Dear friends, do not be surprised at the painful trial you are suffering, as though something strange were happening to you. 1 Peter 4:12
This week’s chapter in Reclaiming Your Joy is called “Troubled by Trials”. And we will be discussing the role of trials in the Christian life. When I think of trials I always think of what Jesus said about them. “I have said these things to you, that in Me you may have peace. In the world you will have tribulation. But take heart; I have overcome the world.” (John 16:33).
Trib·u·la·tion – 1. Great affliction, trial, or distress; suffering. 2. An experience that tests one’s endurance, patience, or faith. (from merriam-webster.com).
Lorraine Hill shares some of Paul’s words from letters to the Philippians and Corinthians about his own trials; he had been imprisoned, whipped, beaten, stoned, shipwrecked, in danger from his own people and from Gentiles, in hunger and thirst, sleepless (2 Cor 11: 24-27). I can’t say I can relate to those experiences, thank the Lord, but I (like you) have endured hardships. Lorraine Hill makes a small reference to an Old Testament Story that has made a big impression on me. The story of Shadrach, Meshach, and Abednego and the fiery furnace made an impression on me in my college years and has been a comfort ever since. Carried away from Israel into exile in Babylon, these young men were friends of Daniel. The four of them were part of a group of sons of the royal family and of the nobility, youths without blemish, of good appearance and skillful in all wisdom, endowed with knowledge, understanding learning, and competent to stand in the king’s palace, and [were taught] the literature and language of the Chaldeans. The king assigned them a daily portion of the food that the king ate, and of the wine that he drank. They were to be educated for three years, and at the end of that time they were to stand before the king (Dan 1:3-5). Daniel and his three friends did not assimilate into the Chaldean culture as expected. They could not forsake their God and their upbringing ‘“ they knew who they were. They did not subscribe to what we would now call “situational ethics”, where the rules change depending on your circumstances. They knew that God’s expectations of us are absolute and He does not lower the bar for us when times get tough.
I love this story because it is a picture of the Christian life. They are asked to violate their consciences by denying God. ”You are commanded, O peoples, nations, and languages, that when you hear the sound of the horn, pipe, lyre, trigon, harp, bagpipe, and every kind of music, you are to fall down and worship the golden image that King Nebuchadnezzar has set up.And whoever does not fall down and worship shall immediately be cast into a burning fiery furnace.” (Dan 3: 4-6). Shadrach, Meshach, and Abednego cannot do this because they will not bend their knee to any other god than the true God. So they are cast into the fiery furnace ‘“ it is so hot that the guards escorting them are killed by the flames.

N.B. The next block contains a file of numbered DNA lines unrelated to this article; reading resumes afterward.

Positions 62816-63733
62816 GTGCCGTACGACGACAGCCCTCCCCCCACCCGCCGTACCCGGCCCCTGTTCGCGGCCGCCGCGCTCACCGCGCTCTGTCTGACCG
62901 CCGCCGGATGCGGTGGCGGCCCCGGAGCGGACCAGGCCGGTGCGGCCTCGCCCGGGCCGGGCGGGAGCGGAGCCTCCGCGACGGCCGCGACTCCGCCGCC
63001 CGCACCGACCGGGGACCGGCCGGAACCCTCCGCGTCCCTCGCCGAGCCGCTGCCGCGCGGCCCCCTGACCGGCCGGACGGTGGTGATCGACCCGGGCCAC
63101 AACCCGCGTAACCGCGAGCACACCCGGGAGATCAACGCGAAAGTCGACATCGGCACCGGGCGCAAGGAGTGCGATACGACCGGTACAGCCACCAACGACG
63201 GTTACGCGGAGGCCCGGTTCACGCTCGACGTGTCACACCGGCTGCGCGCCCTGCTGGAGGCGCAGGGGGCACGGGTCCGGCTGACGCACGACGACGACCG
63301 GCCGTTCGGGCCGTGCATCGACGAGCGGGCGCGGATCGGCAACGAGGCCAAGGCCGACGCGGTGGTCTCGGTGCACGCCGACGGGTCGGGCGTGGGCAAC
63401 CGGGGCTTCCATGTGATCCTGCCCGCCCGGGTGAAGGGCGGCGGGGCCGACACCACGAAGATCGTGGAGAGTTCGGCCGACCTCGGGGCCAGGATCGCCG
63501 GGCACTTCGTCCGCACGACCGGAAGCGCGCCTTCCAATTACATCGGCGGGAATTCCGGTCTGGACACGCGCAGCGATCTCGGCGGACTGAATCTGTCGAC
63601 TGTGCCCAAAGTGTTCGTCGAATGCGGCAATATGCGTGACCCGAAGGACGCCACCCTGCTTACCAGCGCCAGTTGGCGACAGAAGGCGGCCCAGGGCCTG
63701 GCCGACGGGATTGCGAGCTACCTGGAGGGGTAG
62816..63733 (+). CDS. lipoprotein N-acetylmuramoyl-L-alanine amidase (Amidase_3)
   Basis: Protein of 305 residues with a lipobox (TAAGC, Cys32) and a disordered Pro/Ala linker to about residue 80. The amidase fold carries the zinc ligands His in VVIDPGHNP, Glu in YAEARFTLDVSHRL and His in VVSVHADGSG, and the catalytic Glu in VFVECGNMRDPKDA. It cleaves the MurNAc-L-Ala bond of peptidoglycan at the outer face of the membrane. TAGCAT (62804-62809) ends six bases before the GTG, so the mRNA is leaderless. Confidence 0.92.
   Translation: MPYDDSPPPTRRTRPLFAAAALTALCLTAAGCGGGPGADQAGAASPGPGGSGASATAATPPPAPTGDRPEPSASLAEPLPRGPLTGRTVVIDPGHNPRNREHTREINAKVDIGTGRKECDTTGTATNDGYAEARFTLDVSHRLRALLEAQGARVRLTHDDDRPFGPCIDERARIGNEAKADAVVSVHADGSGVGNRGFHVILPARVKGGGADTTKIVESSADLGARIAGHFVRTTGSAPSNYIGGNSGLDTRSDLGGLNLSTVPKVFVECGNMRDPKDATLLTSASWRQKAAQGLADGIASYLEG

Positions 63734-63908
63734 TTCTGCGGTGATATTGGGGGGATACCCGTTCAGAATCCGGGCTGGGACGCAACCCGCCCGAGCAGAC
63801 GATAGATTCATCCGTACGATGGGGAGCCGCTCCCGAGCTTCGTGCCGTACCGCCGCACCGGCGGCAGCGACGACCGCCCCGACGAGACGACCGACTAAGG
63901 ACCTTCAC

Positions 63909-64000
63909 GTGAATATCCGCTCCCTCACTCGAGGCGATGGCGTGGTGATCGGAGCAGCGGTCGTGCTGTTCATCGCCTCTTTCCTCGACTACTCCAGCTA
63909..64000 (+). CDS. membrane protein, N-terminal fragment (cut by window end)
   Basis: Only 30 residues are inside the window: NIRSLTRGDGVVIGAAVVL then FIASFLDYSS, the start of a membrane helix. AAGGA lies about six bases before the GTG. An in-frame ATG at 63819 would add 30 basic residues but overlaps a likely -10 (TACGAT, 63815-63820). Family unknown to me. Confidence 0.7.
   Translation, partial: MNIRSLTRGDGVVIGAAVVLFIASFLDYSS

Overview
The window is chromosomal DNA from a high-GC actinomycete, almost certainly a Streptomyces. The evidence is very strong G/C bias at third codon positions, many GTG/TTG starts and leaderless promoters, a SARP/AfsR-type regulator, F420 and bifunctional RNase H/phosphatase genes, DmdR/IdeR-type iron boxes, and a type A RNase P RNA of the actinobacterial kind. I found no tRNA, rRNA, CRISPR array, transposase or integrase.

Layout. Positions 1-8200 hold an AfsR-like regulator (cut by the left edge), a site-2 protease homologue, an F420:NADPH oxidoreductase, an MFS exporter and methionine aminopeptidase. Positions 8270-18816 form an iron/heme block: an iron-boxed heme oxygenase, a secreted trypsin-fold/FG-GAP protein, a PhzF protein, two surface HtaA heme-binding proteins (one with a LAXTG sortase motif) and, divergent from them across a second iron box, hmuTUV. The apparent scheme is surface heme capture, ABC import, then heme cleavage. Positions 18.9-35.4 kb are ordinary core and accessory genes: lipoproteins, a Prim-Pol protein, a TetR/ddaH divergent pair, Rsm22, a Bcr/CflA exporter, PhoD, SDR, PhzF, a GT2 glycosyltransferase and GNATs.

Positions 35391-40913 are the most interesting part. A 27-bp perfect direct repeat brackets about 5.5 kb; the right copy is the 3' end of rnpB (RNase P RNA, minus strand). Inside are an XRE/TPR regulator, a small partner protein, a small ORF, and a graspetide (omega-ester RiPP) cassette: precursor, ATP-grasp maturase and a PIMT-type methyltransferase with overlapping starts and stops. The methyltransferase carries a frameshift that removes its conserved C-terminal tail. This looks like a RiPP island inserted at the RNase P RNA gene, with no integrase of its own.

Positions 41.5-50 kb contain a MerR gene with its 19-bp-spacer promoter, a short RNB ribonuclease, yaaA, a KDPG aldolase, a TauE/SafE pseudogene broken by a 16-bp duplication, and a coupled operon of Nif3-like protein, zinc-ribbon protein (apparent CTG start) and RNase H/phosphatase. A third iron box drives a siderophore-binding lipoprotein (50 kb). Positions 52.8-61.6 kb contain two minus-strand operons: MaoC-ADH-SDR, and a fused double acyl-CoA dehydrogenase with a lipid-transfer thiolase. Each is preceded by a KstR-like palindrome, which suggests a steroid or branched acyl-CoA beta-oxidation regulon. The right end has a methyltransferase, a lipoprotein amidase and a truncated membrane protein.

There are three things that bring me to tears in this story. Here is the first.
- Just before they are cast into the furnace, the young men tell the king, “If we are thrown into the blazing furnace, the God we serve is able to deliver us from it, and He will deliver us from Your Majesty’s hand. But even if He does not, we want you to know, Your Majesty, that we will not serve your gods or worship the image of gold you have set up.” (Dan 3:17-18). Their obedience to God is unconditional. They do not obey based on expectations they have of God, they simply obey.
- The second that brings me to tears is this: Then King Nebuchadnezzar leaped to his feet in amazement and asked his advisers,“Weren’t there three men that we tied up and threw into the fire?” They replied, “Certainly, Your Majesty.” He said, “Look! I see four men walking around in the fire, unbound and unharmed, and the fourth looks like a son of the gods” (Dan 3:24-25). They entered the fire on their own but they did not endure it alone. Here is a promise for us ‘“ when we enter our trial by fire, we will not be alone! Who shall separate us from the love of Christ? Shall trouble or hardship or persecution or famine or nakedness or danger or sword? As it is written: “For your sake we face death all day long; we are considered as sheep to be slaughtered.” No, in all these things we are more than conquerors through Him who loved us. For I am convinced that neither death nor life, neither angels nor demons, neither the present nor the future, nor any powers, neither height nor depth, nor anything else in all creation, will be able to separate us from the love of God that is in Christ Jesus our Lord (Rom 8:35-39).
- Finally, the third thing that brings me to tears is what happened at the end of the story. When they came out of the furnace, everyone was amazed. The fire had not harmed their bodies, nor was a hair of their heads singed; their robes were not scorched, and there was no smell of fire on them (Dan 3:27). In the end, if we endure our trials in the presence of the Lord, we will be victorious. The fire will not harm us.
In this Old Testament story, we see a picture of the Christian life. It is just as Jesus said, “I have said these things to you, that in Me you may have peace. In the world you will have tribulation. But take heart; I have overcome the world.” (John 16:33). The key is that we must rest in Him to have the peace. We must look for Him in the fire because He is there.
Justa Girl‘¦just like you